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Climate in Earth History: Studies in Geophysics Geophysics Study Committee CHARLES L.DRAKE, Dartmouth College, Chairman LOUIS J.BATTAN, University of Arizona, Vice Chairman JOHN D.BREDEHOEFT, U.S. Geological Survey ALLAN V.COX, Stanford University JOHN C.CROWELL, University of California, Santa Barbara HUGH ODISHAW, University of Arizona CHARLES B.OFFICER, Dartmouth College RAYMOND G.ROBLE, National Center for Atmospheric Research Liaison Representatives BRUCE B.HANSHAW, U.S. Geological Survey GEORGE A.KOLSTAD, Department of Energy MURLI MANGHNANI, National Science Foundation NED OSTENSO, National Oceanic and Atmospheric Administration WILLIAM RANEY, National Aeronautics and Space Administration CARL F.ROMNEY, Defense Advanced Research Projects Agency Staff THOMAS M.USSELMAN

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Climate in Earth History: Studies in Geophysics Geophysics Research Board PHILIP H.ABELSON, American Association for the Advancement of Science, Chairman CHARLES R.BENTLEY, University of Wisconsin JOHN D.BREDEHOEFT, U.S. Geological Survey A.G.W.CAMERON, Harvard College Observatory DORIS M.CURTIS, Houston, Texas JOHN C.CROWELL, University of California, Santa Barbara WILLIAM R.DICKINSON, University of Arizona CHARLES L.DRAKE, Dartmouth College JOHN V.EVANS, Massachusetts Institute of Technology WILLIAM A.FOWLER, California Institute of Technology KATE H.HADLEY, Exxon Company ARTHUR E.MAXWELL, University of Texas at Austin JOHN C.MAXWELL, University of Texas at Austin THOMAS V.McEVILLY, University of California, Berkeley V.RAMA MURTHY, University of Minnesota HUGH ODISHAW, University of Arizona RICHARD J.REED, University of Washington ALAN H.SHAPLEY, National Oceanic and Atmospheric Administration EUGENE M.SHOEMAKER, U.S. Geological Survey JOHN H.STEELE, Woods Hole Oceanographic Institution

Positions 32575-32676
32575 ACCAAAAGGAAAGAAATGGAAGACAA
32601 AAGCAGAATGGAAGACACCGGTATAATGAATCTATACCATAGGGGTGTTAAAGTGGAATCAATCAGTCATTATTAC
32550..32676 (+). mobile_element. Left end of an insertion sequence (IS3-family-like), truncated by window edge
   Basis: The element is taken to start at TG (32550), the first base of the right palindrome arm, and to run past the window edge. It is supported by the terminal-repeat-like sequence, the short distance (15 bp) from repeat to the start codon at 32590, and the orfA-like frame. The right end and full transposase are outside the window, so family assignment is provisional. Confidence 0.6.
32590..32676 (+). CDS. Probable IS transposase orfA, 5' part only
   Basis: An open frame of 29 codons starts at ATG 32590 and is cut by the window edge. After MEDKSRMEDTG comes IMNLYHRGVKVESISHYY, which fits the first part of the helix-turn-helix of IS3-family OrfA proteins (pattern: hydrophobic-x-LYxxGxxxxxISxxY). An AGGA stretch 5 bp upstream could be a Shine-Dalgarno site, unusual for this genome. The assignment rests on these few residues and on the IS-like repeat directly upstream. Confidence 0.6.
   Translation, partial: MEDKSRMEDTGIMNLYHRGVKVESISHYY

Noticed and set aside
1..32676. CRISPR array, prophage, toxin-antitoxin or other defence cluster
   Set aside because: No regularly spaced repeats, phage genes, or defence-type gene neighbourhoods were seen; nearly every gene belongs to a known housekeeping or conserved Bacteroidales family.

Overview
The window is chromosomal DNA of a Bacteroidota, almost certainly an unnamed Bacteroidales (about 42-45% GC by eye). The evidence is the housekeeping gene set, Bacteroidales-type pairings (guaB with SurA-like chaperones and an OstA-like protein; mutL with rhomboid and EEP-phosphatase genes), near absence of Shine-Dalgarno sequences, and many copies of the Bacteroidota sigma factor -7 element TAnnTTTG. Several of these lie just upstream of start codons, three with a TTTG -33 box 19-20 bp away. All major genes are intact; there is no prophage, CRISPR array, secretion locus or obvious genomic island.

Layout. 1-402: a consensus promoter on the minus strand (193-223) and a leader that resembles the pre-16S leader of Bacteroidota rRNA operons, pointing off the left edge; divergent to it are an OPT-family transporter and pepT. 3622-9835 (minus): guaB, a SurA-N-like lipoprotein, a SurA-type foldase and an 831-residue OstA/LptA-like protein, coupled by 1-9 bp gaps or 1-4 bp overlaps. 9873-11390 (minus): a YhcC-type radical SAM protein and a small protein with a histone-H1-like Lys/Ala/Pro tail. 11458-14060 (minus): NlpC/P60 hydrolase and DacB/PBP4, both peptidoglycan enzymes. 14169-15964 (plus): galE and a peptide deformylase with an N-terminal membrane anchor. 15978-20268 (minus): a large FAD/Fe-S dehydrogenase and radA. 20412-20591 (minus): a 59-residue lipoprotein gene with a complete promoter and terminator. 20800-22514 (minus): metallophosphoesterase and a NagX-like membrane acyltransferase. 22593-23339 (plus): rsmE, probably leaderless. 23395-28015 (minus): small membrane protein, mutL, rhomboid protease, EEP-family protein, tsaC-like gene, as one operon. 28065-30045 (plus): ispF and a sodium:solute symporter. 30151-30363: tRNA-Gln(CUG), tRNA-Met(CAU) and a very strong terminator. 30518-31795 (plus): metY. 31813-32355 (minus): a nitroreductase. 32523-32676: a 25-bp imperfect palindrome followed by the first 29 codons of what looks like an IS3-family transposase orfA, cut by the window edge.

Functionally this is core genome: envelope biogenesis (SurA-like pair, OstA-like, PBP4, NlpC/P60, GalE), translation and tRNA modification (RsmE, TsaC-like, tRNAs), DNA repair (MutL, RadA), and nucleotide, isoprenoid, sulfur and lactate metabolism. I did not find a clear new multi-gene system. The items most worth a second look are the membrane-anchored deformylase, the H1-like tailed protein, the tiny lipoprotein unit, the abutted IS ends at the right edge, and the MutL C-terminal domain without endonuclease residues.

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Climate in Earth History: Studies in Geophysics MURRAY STRASBERG, U.S. Navy VERNER E.SUOMI, University of Wisconsin EINAR A.TANDBERG-HANSSEN, National Aeronautics and Space Administration BYRON D.TAPLEY, University of Texas at Austin CHARLES A.WHITTEN, Silver Spring, Maryland Ex Officio LOUIS J.BATTAN, University of Arizona OWEN GINGERICH, Smithsonian/Harvard Center for Astrophysics C.GORDON LITTLE, National Oceanic and Atmospheric Administration ARTHUR L.SCHAWLOW, Stanford University Staff PEMBROKE J.HART

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Climate in Earth History: Studies in Geophysics Commission on Physical Sciences, Mathematics, and Resources HERBERT FRIEDMAN, National Research Council, Cochairman ROBERT M.WHITE, University Corporation for Atmospheric Research, Cochairman STANLEY I.AUERBACH, Oak Ridge National Laboratory ELKAN R.BLOUT, Harvard Medical School WILLIAM BROWDER, Princeton University BERNARD F.BURKE, Massachusetts Institute of Technology HERMAN CHERNOFF, Massachusetts Institute of Technology WALTER R.ECKELMANN, Exxon Corporation JOSEPH L.FISHER, Office of the Governor, Commonwealth of Virginia JAMES C.FLETCHER, University of Pittsburgh WILLIAM A.FOWLER, California Institute of Technology GERHART FRIEDLANDER, Brookhaven National Laboratory EDWARD A.FRIEMAN, Science Applications, Inc. EDWARD D.GOLDBERG, Scripps Institution of Oceanography KONRAD B.KRAUSKOPF, Stanford University CHARLES J.MANKIN, Oklahoma Geological Survey WALTER H. MUNK, University of California, San Diego NORTON NELSON, New York University Medical Center DANIEL A.OKUN, University of North Carolina GEORGE E.PAKE, Xerox Research Center DAVID PIMENTEL, Cornell University CHARLES K.REED, National Research Council HATTEN S.YODER, JR., Carnegie Institution of Washington RAPHAEL G.KASPER, Executive Director

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Climate in Earth History: Studies in Geophysics Studies in Geophysics* ENERGY AND CLIMATE Roger R.Revelle, panel chairman, 1977, 158 pp. CLIMATE, CLIMATIC CHANGE, AND WATER SUPPLY James R.Wallis, panel chairman, 1977, 132 pp. ESTUARIES, GEOPHYSICS, AND THE ENVIRONMENT Charles B.Officer, panel chairman, 1977, 127 pp. THE UPPER ATMOSPHERE AND MAGNETOSPHERE Francis S.Johnson, panel chairman, 1977, 169 pp. GEOPHYSICAL PREDICTIONS Helmut E.Landsberg, panel chairman, 1978, 215 pp. IMPACT OF TECHNOLOGY ON GEOPHYSICS Homer E.Newell, panel chairman, 1979, 121 pp. CONTINENTAL TECTONICS B.Clark Burchfiel, Jack E.Oliver, and Leon T.Silver, panel cochairmen, 1980, 197 pp. MINERAL RESOURCES: GENETIC UNDERSTANDING FOR PRACTICAL APPLICATIONS Paul B.Barton, Jr., panel chairman, 1981, 118 pp. SCIENTIFIC BASIS OF WATER-RESOURCE MANAGEMENT Myron B.Fiering, panel chairman, 1982, 127 pp. SOLAR VARIABILITY, WEATHER, AND CLIMATE John A.Eddy, panel chairman, 1982, 106 pp. CLIMATE IN EARTH HISTORY Wolfgang H.Berger and John C.Crowell, panel cochairmen, 1982, 198 pp. * Published to date.